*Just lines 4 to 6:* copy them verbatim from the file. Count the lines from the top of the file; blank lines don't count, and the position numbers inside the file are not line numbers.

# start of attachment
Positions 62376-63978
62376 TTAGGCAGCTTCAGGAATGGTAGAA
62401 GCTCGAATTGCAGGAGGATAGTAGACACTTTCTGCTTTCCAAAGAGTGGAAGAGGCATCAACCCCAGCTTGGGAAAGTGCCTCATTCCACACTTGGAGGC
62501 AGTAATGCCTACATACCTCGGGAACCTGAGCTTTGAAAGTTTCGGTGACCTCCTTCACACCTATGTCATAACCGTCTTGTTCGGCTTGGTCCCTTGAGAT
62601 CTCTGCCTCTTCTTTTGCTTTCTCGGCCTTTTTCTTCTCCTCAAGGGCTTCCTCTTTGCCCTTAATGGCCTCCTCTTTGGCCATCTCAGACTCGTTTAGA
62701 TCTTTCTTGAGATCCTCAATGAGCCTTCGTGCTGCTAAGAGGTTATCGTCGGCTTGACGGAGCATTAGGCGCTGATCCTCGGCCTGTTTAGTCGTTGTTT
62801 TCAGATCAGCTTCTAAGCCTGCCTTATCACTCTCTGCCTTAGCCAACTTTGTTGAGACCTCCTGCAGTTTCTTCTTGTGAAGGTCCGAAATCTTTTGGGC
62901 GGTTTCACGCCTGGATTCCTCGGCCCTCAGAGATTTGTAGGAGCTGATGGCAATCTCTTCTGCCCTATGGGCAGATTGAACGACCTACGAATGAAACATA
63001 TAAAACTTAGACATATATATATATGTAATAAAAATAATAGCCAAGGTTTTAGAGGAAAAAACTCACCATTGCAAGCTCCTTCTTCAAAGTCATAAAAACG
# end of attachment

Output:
62501 AGTAATGCCTACATACCTCGGGAACCTGAGCTTTGAAAGTTTCGGTGACCTCCTTCACACCTATGTCATAACCGTCTTGTTCGGCTTGGTCCCTTGAGAT
62601 CTCTGCCTCTTCTTTTGCTTTCTCGGCCTTTTTCTTCTCCTCAAGGGCTTCCTCTTTGCCCTTAATGGCCTCCTCTTTGGCCATCTCAGACTCGTTTAGA
62701 TCTTTCTTGAGATCCTCAATGAGCCTTCGTGCTGCTAAGAGGTTATCGTCGGCTTGACGGAGCATTAGGCGCTGATCCTCGGCCTGTTTAGTCGTTGTTT